Mori, Tetsuya; Mchaourab, Hassane; Johnson, Carl Hirschie

    2015-10-05

    A circadian oscillation can be reconstituted in vitro from three proteins that cycles with a period of ∼ 24 h. Two recent studies provide surprising biochemical answers to why this remarkable oscillator has such a long time constant and how it can switch effortlessly between alternating enzymatic modes. Copyright © 2015 Elsevier Ltd. All rights reserved.

  6. Circadian Clocks: Unexpected Biochemical Cogs

    OpenAIRE

    Mori, Tetsuya; Mchaourab, Hassane; Johnson, Carl Hirschie

    2015-01-01

    A circadian oscillation can be reconstituted in vitro from three proteins that cycles with a period of ~24 h. Two recent studies provide surprising biochemical answers to why this remarkable oscillator has such a long time constant and how it can switch effortlessly between alternating enzymatic modes.

  7. Biochemical changes in diabetic retinopathy triggered by hyperglycaemia: A review

    Directory of Open Access Journals (Sweden)

    Solani D. Mathebula

    2018-04-01

    Full Text Available Background: Diabetes mellitus (DM is now a global health problem which will lead to increasing incidence of macrovascular and microvascular complications that contribute to morbidity, mortality and premature deaths. Diabetic retinopathy (DR is a serious complication of DM, and its prevalence is increasing worldwide. Diabetes mellitus is one of the fastest growing causes of visual impairment and blindness in the working-age population. Aim: The aim of this paper was to introduce the multiple interconnecting biochemical pathways that have been proposed and tested as key contributors in how the diabetic eye loses vision. Method: An extensive literature search was performed using the Medline database from 1970 to present. The search subjects included diabetes and eye, diabetic retinopathy and diabetic complications in the eye. The search was limited to the literature pertaining to humans and to English language. Preference was given to recent published papers. Results: Results were limited to human participants with publications in English. References of all included papers were also scrutinized to identify additional studies. Studies were selected for inclusion in the review if they met the following criteria: subjects with diabetes, pathophysiology of diabetic retinopathy. Conclusion: Although the biochemical pathways involved in DR have been researched, to date the exact mechanism involved in the onset and progression of the disease is uncertain, which makes therapeutic interventions challenging. The aim of this review is to discuss the possible biochemical pathways and clinical and anatomical changes that occur during the onset and progression of DR that link hyperglycaemia with retinal tissue damage. An understanding of the biochemical and molecular changes may lead to health care practitioners advising patients with DR on events that lead to possible complications of the diseases.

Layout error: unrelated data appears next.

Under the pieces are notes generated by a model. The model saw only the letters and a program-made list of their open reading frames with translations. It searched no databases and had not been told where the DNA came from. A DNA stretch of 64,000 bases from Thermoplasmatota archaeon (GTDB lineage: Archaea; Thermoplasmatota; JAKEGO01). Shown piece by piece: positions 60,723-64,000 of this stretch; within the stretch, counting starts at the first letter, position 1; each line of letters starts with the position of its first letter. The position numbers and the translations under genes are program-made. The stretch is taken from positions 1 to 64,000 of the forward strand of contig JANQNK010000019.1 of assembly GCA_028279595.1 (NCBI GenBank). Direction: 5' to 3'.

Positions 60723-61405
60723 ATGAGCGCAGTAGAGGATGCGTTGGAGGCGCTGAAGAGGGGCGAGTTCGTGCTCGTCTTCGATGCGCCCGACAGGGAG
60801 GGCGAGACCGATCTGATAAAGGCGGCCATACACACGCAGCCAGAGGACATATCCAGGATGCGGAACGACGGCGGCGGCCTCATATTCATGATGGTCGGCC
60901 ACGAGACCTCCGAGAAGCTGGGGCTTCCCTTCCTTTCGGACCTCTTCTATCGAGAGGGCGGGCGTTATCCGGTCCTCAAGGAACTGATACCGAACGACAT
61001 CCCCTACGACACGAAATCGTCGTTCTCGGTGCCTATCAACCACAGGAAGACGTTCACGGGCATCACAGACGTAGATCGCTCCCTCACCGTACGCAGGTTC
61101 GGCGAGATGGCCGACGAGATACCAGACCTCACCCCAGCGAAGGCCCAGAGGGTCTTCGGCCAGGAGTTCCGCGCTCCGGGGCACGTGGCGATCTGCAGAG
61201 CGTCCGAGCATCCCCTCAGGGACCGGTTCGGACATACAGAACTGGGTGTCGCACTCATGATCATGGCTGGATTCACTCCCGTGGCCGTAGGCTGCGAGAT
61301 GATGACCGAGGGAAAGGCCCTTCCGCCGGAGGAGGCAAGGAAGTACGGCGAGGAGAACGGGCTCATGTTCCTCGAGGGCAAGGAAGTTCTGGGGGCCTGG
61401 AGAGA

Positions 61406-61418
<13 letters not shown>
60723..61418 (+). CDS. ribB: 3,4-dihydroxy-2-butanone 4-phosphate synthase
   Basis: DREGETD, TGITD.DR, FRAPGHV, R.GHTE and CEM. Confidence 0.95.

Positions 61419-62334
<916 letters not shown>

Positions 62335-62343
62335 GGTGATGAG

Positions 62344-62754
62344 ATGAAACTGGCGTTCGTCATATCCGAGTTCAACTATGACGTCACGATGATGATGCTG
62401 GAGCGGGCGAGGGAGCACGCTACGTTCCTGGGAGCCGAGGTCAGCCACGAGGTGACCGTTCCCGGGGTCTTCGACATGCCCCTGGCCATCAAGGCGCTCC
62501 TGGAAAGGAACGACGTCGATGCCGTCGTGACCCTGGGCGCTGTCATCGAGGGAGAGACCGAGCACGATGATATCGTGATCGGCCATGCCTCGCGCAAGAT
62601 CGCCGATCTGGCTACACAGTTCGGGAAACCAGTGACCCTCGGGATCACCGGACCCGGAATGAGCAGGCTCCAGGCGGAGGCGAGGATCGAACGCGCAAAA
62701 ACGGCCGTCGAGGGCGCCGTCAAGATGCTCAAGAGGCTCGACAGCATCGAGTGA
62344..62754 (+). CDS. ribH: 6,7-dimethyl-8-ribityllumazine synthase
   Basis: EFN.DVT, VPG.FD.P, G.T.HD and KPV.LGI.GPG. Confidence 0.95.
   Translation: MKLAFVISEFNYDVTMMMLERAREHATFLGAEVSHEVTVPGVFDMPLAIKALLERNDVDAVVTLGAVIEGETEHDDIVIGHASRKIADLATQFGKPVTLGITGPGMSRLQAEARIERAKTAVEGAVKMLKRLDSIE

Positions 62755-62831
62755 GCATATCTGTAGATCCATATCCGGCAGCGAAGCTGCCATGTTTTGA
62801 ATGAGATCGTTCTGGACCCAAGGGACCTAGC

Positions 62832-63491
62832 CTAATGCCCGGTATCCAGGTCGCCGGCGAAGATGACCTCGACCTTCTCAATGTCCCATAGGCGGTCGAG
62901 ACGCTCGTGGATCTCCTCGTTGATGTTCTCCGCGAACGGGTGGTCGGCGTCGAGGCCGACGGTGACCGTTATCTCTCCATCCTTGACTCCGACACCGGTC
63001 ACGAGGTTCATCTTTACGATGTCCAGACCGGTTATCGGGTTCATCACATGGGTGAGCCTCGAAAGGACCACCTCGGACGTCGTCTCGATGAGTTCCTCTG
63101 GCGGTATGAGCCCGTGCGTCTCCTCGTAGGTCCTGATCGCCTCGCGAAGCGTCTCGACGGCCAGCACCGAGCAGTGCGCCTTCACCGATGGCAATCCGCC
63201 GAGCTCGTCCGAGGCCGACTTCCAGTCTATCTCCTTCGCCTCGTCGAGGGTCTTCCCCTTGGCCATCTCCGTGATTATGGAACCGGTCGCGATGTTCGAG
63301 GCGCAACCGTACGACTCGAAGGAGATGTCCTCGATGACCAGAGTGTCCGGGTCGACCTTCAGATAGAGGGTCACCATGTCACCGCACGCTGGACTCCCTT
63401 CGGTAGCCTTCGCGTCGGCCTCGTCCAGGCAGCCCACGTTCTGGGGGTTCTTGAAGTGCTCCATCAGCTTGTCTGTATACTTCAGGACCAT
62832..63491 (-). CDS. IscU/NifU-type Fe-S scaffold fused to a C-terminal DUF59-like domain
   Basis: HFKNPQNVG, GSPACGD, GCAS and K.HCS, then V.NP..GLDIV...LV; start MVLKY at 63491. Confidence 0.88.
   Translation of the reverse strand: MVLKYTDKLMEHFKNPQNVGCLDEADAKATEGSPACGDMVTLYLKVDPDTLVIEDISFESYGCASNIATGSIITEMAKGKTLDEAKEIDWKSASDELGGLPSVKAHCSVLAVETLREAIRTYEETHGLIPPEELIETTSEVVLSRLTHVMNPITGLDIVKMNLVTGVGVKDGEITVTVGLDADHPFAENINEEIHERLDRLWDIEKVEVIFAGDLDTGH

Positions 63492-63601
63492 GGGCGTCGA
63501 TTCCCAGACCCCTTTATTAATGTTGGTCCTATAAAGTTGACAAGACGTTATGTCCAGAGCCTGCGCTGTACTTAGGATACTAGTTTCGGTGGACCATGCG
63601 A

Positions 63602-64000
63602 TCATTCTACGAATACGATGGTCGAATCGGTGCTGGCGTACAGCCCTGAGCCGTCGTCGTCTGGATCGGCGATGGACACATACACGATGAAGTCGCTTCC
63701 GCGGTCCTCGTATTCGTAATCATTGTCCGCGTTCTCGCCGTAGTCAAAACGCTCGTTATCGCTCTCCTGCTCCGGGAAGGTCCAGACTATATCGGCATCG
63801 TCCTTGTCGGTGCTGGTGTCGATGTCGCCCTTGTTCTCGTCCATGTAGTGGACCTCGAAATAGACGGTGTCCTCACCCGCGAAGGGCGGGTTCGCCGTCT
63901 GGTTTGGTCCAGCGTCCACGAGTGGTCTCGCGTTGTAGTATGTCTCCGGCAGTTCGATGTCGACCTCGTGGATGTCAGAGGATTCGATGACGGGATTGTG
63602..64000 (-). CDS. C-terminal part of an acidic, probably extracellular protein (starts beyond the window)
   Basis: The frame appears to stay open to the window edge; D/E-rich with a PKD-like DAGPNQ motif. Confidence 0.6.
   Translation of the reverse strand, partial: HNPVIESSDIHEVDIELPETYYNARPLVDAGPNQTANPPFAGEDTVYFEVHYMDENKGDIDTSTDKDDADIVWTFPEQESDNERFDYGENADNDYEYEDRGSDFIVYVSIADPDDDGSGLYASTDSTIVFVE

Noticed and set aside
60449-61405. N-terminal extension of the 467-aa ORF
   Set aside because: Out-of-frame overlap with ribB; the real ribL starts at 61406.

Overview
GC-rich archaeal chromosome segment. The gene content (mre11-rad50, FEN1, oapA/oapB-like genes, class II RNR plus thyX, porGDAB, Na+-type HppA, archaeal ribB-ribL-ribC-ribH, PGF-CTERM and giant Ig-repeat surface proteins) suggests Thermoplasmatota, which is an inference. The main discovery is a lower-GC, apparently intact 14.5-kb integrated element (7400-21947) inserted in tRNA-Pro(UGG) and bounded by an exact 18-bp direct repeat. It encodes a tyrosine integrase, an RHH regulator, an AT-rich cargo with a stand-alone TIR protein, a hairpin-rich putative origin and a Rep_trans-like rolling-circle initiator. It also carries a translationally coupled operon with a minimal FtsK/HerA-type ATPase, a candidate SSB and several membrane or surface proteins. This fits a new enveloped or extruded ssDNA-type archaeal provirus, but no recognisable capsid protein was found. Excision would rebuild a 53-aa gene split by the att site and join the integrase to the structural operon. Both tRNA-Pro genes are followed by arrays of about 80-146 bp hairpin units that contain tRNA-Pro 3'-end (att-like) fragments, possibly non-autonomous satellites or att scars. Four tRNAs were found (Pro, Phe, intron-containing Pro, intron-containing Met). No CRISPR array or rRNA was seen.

8. Proteomic-based identification of multiple pathways underlying n-butylidenephthalide-induced apoptosis in LNCaP human prostate cancer cells.

    Science.gov (United States)

    Pang, Cheng-Yoong; Chiu, Sheng-Chun; Harn, Horng-Jyh; Zhai, Wei-Jun; Lin, Shinn-Zong; Yang, Hsueh-Hui

    2013-09-01

    Although numerous studies have shown the cancer-preventive properties of butylidenephthalide (BP), there is little report of BP affecting human prostate cancer cells. In the present study, proteomic-based approaches were used to elucidate the anticancer mechanism of BP in LNCaP human prostate cancer cells. BP treatment decreased the viability of LNCaP human prostate cancer cells in a concentration- and time-dependent manner, which was correlated with G0/G1 phase cell cycle arrest. Increased cell cycle arrest was associated with a decrease in the level of CCND1, CDK2, and PCNA proteins and an increase in the level of CDKN2A, CDKN1A, and SFN proteins. Proteomic studies revealed that among 48 differentially expressed proteins, 25 proteins were down-regulated and 23 proteins were up-regulated and these proteins fall into one large protein protein interaction network. Among these proteins, FAS, AIFM1, BIK, CYCS, SFN, PPP2R1A, CALR, HSPA5, DDIT3, and ERN1 are apoptosis and endoplasmic reticulum (ER) stress associated proteins. Proteomic data suggested that multiple signaling pathways including FAS-dependent pathway, mitochondrial pathway, and ER stress pathway are involved in the apoptosis induced by BP. Copyright © 2013 Elsevier Ltd. All rights reserved.

  9. Determining the Molecular Pathways Underlying the Protective Effect of Non-Steroidal Anti-Inflammatory Drugs for Alzheimer's Disease: A Bioinformatics Approach

    Directory of Open Access Journals (Sweden)

    Alejo J Nevado-Holgado